The second goal of the plan is to make sure that music educators are working in partnership and with all children and young people’s needs and interests as a priority. Strong partnerships thanks to a refreshed Music Hub programme will help to build a vibrant and sustainable offer of music education around the country. Schools, academy trusts and Hubs will work together to improve the quality and breadth of music education for all children and young people, whilst music and arts organisations, alongside the music industry, will contribute to music education by acting as partners for Hubs. This will help them to work alongside education settings at local, regional, and national level. Technology will also be a focus of the second goal, with music educators expected to have a strong understanding of the role in technology in the teaching of music. This includes the use of technology as a creative tool, as well as being able to enhance teaching and making music more accessible and inclusive.

The final goal of the new plan is to ensure that all children and young people with music interests and talents have the chance to progress, including the opportunity to progress professionally in the music industry. This will be done by making sure that schools and trusts have clear approaches to supporting their pupils to progress music through and beyond what is taught on the curriculum. This includes opportunities to study for qualifications such as graded exams, GCSEs, and A levels, as well as vocational and technical qualifications. Music Hubs will work proactively with schools and trusts (where relevant) to help support children’s progress with opportunities that are suited to their needs, ambitions, and interests. All educators, including those in further and higher education will also be expected to assist young people with the understanding of how they can get into musical careers, as well as wider creative industries.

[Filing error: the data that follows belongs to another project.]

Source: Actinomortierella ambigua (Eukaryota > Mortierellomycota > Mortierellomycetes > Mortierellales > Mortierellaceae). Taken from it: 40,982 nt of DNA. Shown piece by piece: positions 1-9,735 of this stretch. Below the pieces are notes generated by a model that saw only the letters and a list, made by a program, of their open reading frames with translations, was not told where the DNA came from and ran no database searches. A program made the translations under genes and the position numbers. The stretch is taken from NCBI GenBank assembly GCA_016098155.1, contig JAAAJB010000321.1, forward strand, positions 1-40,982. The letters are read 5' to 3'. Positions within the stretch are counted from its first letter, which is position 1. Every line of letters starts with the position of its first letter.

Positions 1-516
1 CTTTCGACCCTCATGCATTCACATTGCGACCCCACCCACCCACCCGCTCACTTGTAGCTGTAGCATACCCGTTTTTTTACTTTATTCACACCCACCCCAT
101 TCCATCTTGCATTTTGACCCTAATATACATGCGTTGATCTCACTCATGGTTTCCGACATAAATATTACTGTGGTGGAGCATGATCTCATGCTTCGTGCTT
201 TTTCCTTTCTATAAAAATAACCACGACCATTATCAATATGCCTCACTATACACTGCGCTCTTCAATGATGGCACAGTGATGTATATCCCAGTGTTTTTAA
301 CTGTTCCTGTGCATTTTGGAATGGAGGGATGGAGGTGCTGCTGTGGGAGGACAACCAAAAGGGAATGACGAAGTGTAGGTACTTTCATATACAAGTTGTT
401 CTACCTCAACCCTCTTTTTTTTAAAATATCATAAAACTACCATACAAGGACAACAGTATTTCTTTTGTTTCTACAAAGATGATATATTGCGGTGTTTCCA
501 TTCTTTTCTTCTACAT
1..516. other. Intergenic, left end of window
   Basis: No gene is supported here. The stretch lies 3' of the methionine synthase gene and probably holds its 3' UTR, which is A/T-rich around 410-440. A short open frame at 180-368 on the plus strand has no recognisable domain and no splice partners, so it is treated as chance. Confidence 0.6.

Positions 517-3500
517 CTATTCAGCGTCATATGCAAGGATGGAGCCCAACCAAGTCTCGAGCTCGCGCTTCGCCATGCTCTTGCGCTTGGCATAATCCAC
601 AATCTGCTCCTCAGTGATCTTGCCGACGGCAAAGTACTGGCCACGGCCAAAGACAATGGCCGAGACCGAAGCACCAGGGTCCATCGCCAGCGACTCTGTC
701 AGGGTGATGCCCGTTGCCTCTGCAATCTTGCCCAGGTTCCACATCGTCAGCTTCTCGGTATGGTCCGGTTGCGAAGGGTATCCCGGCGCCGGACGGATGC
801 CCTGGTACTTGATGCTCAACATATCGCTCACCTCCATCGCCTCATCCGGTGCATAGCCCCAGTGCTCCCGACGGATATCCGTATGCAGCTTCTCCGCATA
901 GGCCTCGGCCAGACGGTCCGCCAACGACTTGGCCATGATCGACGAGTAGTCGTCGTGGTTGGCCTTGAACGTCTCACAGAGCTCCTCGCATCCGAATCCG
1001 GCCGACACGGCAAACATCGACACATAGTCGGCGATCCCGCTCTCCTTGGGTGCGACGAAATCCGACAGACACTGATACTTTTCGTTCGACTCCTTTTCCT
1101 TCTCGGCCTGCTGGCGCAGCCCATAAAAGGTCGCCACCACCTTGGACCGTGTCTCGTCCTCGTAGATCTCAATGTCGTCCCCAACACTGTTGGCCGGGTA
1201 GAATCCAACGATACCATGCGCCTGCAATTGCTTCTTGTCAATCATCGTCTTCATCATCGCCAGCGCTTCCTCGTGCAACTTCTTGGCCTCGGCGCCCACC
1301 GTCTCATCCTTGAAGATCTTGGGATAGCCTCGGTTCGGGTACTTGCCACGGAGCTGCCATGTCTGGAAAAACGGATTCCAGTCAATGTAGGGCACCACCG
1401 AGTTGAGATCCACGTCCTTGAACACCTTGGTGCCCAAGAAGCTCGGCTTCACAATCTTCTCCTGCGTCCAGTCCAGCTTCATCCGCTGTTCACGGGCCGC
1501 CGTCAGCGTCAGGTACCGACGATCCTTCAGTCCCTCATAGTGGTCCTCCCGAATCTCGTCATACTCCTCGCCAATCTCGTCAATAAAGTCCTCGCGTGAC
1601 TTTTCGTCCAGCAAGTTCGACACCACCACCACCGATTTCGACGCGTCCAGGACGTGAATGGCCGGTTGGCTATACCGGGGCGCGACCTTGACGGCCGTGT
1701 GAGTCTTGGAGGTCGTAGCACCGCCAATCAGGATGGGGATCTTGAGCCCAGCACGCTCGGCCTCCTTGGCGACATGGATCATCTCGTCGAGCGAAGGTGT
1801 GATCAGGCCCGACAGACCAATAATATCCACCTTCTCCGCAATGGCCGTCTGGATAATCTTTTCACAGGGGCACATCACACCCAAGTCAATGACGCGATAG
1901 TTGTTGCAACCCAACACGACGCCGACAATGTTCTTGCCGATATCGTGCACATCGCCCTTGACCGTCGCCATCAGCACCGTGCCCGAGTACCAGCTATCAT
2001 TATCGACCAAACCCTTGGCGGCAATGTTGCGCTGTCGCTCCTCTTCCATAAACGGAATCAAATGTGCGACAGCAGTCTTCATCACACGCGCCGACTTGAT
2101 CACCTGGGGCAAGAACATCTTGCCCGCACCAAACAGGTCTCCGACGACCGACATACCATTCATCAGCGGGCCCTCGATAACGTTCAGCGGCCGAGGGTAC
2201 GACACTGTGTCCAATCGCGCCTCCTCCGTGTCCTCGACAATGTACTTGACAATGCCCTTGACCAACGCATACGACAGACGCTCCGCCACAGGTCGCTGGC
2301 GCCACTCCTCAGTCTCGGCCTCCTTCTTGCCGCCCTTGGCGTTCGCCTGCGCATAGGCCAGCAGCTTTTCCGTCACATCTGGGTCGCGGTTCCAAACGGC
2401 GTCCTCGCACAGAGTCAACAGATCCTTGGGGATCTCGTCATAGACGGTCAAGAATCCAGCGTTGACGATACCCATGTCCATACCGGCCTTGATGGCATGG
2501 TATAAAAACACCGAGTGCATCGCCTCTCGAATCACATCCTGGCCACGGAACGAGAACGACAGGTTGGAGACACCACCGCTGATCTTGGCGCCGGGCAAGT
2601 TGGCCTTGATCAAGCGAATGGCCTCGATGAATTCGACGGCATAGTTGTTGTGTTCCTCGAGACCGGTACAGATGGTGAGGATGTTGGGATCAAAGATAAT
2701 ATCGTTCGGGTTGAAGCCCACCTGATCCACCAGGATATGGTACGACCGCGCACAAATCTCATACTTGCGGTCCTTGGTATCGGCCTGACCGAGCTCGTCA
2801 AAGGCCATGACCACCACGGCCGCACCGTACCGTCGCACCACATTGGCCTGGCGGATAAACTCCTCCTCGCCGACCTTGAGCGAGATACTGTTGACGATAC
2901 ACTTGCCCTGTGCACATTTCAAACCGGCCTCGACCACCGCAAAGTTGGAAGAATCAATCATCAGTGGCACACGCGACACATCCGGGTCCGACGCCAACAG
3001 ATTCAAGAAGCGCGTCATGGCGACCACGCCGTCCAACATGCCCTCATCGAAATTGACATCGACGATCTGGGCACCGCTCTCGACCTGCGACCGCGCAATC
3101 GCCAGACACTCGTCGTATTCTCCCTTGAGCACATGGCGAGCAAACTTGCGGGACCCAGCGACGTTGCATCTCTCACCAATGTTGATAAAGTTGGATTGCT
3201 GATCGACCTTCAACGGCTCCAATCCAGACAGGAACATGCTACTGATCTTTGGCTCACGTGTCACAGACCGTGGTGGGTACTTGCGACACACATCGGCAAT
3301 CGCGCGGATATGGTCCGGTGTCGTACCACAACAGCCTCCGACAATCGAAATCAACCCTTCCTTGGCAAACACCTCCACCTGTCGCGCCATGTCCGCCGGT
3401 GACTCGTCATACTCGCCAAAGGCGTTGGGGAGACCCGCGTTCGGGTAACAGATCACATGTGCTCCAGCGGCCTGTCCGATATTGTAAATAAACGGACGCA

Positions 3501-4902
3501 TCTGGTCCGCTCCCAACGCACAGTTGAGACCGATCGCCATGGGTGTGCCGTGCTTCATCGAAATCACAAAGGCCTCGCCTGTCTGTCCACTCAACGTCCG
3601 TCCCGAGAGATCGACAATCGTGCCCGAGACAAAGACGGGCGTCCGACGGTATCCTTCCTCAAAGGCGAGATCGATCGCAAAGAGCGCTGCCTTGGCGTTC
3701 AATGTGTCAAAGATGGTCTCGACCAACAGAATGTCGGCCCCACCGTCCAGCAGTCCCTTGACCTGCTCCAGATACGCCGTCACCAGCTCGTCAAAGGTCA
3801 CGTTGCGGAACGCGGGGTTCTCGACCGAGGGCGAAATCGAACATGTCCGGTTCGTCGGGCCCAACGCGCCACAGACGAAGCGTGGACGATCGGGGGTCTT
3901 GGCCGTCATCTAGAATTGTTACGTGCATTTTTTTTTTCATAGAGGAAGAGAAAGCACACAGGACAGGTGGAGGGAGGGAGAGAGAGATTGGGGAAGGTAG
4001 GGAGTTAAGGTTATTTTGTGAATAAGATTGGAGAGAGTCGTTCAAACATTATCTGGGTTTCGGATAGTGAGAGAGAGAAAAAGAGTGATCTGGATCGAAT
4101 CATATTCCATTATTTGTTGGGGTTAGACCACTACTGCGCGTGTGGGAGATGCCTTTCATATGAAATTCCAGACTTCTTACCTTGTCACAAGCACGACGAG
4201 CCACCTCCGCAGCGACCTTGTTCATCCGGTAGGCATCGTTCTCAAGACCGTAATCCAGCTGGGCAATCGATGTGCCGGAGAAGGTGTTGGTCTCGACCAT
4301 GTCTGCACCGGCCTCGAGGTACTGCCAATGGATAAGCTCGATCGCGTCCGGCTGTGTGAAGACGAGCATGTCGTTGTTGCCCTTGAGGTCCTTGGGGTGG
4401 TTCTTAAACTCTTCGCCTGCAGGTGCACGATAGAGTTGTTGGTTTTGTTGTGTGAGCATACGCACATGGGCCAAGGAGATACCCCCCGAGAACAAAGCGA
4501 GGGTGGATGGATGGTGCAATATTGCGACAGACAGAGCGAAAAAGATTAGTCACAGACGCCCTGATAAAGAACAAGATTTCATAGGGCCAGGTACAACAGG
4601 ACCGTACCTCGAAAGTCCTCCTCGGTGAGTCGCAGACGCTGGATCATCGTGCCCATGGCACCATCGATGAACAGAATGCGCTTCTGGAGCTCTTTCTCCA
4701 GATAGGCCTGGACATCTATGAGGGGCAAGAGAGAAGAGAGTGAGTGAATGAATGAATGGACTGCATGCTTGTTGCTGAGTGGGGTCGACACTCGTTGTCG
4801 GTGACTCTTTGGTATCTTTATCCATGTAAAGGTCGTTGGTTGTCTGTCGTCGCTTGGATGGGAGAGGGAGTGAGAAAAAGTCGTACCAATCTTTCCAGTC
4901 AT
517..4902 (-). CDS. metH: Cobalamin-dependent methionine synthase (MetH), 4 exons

Robin Walker MP, Minister for School Standards and Lord Parkinson of Whitley Bay, Minster for the Arts, say in the ministerial foreword:

“This country has a proud history of musicmaking. Down the generations, music has enriched our national identity, our community, and our economy. Music education is essential to safeguarding and extending the musical life of our country for generations to come.

Excellent music education opens opportunities, but it is not simply a means to an end: it is also an end in itself. It gives children and young people an opportunity to express themselves, to explore their creativity, to work hard at something, persevere and shine. These experiences and achievements stay with them and shape their lives.

That is why music is an essential part of a broad and ambitious curriculum for all pupils. It must not be the preserve of the privileged few. Music should be planned and taught as robustly as any other foundation curriculum subject, as exemplified in the Model Music Curriculum we published last year.”

The Music Hub programme will be opened up to competition, much like the introduction of the first hubs following the original National Plan for Music Education in 2011 and the progress of the plan will be monitored by a board that will work alongside the government to establish an impact framework to help measure its success and ensure that everything set out in the plan is delivered effectively. More details about the way that the plan will be monitored are expected to be published towards the end of 2022.